The present observations derive from attempts to identify a lineage of HeLa cells that is not contaminated by mycoplasma to perform structural studies of HeLa cells undergoing mitochondrial permeability transition promoted by staurosporine. In addition to the originally studied cells, nominated cells from cell donor A, which originated the mentioned project, four other lineages obtained successively from four cell donors were examined under transmission electron microscope. It was not our intention to study the cytopathic action of mycoplasma in HeLa cells. The successive novel findings of structural lesions in the cells from cell donors B and C with nearby membrane-less bacteria, led us to expand the search for non-mycoplasma- contaminated HeLa cells. Systematic search for HeLa cells devoid of or with minimal amount of mycoplasma is not a novelty. In 1971, Franke and Scheer1515. Franke WW, Scheer U. Some structural differentiations in the HeLa cell: heavy bodies, annulate lamellae, and cotte de maillet endoplasmic reticulum. Cytobiologie. 1971;4:317-29., in order to carry out observations on the special cisternal differentiation of the smooth endoplasmic reticulum and on the incidence of annulate lamellae in HeLa cells, selected only cell cultures with less than one bacterium “mycoplasmataceae”, then referred to as Pleuropneumoniae-Like Organisms (PPLO) per one hundred HeLa cells.

Here we show observations obtained in cells from three cell donors (B, C and D). From cell donor B, several cell batches were used, some of which showed cytopathic structural lesions of importance eventually ascribable to mycoplasma, but that did not typically contain the bacterial forms. Some of these samples devoid of typical bacterial forms are under study to detect whether other(s) organism(s) is(are) infecting host cells. Preliminary results obtained in HeLa cells heavily infected with mycoplasma revealed marked alterations in the endoplasmic reticulum (ER) and Golgi apparatus membranes in apoptotic cells, but also in the non-apoptotic ones1616. Sesso A, Yamashiro-Kanashiro EH, Orii NM, Taniwaki NN, Kawakami J, Carneiro SM. Loose and compact agglomerates of 50 nm microvesicles derived from Golgi and endoplasmic reticulum membranes in pre- and in -apoptotic mycoplasma infected HeLa cells: host-parasite interactions under the transmission electron microscope. Rev Inst Med Trop São Paulo. 2015;57:89-91.. Expanding upon these initial observations, we observed in samples from most cell donor's mycoplasma inflicted cytoplasmic alterations compromising the cell periphery, as the appearance of villus-like elements with associated 80-200 nm diameter vesicles. In markedly infected cells, one notes a jelly-like substance, which we refer to as jam-like material, coating a cytoplasm that exhibits a malformed endoplasmic reticulum, mitochondria and the cytosol region. In most cases, bacteria seem to be formed at the peripheral cytoplasm in contact with the jam-like material. A cell with a peculiarly altered phenotype was noted among the cells from all the last four cell donors. Such cell exhibits net-like cytoplasmic regions due to the tight aggregation of vacuoles with ovoid or elongated profiles. Eventually, the adjoined vacuoles fill all the cytoplasmic space. Because bacteria are noted inside the vacuoles these cells are designated as modified host cells. Bacteria formed in the vacuoles are extruded from the host cell.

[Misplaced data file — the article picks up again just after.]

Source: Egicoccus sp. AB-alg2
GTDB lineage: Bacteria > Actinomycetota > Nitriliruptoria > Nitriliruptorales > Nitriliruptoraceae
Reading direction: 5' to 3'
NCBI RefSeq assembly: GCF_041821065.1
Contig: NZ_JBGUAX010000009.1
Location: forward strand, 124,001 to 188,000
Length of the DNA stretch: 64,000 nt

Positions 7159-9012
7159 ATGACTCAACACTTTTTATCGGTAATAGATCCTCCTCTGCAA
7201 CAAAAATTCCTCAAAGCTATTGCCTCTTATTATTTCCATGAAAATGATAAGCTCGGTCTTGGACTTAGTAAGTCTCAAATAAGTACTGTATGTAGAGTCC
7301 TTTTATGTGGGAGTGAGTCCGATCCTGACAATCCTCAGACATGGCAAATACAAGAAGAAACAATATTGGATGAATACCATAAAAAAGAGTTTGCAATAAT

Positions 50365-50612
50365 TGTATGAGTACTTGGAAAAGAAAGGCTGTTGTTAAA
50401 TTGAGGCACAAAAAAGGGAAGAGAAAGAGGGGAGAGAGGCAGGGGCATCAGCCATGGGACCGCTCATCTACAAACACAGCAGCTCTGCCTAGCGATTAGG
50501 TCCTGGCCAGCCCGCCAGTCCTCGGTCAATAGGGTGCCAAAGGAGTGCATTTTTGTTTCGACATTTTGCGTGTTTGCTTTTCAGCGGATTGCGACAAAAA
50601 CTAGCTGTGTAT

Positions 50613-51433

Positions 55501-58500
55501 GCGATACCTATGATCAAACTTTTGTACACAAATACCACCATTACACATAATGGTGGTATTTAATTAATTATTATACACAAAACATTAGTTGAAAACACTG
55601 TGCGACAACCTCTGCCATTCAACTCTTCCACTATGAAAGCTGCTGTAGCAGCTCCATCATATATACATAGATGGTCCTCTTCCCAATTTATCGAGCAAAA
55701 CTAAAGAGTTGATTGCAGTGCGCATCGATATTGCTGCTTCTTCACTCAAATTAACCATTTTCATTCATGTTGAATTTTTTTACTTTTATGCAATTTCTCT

In forthcoming papers, more complete information will appear on the behavior of villus-like elements and the 80-200 nm diameter vesicles and the mitochondria in the mycoplasma-infected cells.

MATERIAL AND METHODS

Initially, cells received from five different cell donors exhibiting different degrees of cytoplasmic structural lesions caused by probable mycoplasma infection. Searching retrospectively, we noted that even cells from cell donor A exhibited structural lesions and remnants of cyst-like profiles. In some cellular cultures from donor B and cells from donors C and D exhibited typical bacterial forms of mycoplasma. Polymerase Chain Reaction (PCR) assays to detect mycoplasma gave strong positive reactions in the tested samples from cell donors B, C and D. Sequencing experiments revealed the presence of Mycoplasma hyorhinis.

Cells and drugs

Cells

Cell donors A and C were from the Department of Microbiology of the Institute of Biomedical Sciences of the University of São Paulo and the Laboratory of Cell Biology of the Ribeirão Preto Medicine School of the University of Sao Paulo, respectively. Cell donors B, D and E were from the Laboratory of Cell Culture of the Adolfo Lutz Institute in São Paulo, the Rio de Janeiro Cell Bank and the American Type Culture Collection (ATCC), respectively. Cell donors D and E work under biosafety level-2 conditions. The phenotypes of the cells varied widely in terms of the structural responses of infected cells when exposed to the kinase inhibitor staurosporine. In the following experiments using cells from donors B (sB), C (sC) and D (sD), the staurosporine concentration and the corresponding time of exposure to the cells are indicated. The number of samples is in parentheses; the experiments performed with cells from donor B consisted of trials using one or more concentrations of staurosporine for a single or various lengths of time. Each experiment included a control sample that was not exposed to the drug. The protocols were designed to evaluate the appearance of the mitochondrial permeability transition in the initial stages of apoptosis and included flow cytometry, fluorescence microscopy and transmission electron microscopy analyses. In the following experiments, the number of repetitions are in parentheses. Cells from donor B: Staurosporine 0.1 μM/2-3 h (7), 0.1 μM/4-5 h (2), 0.1 μM/6 h (7), 0.1 μM/16 h (1), 0.1 μM/24 h (1), 0.2 μM/6 h (1), 0.5 μM/2-3 h (11), 0.5 μM/4-5 h (10), 0.5 μM/6 h (3), 1.0 μM/2-3 h (5), 1.0 μM/4-5 h (2), 1.0 μM/6 h (4), 1.2 μM/2-3 h (1), 2.0 μM/6 h (1), controls (21). Cells from donor C: staurosporine 0.5 μM/4-5 h (6), controls (4). Cells from donor D: staurosporine 0.1 μM/6 h (23), 0.2 μM/6 h (11), 0.3 μM/6 h (17), 0.9 μM/6 h (17), controls (25). Cells from donor C, frozen in 2014, were thawed in 2015 for PCR analysis and in 2016 for electron microscopy of the cells separated from the culture flask supernatant: staurosporine 0.4 μM/5 h (3), 0.4 μM/6 h (2), 0.9 μM/5 h (2), controls (7). Subcultures from cells of cell donors B, C and D were frozen in 2014 and some have been thawed in 2015, 2016 and 2017 for structural and PCR exams.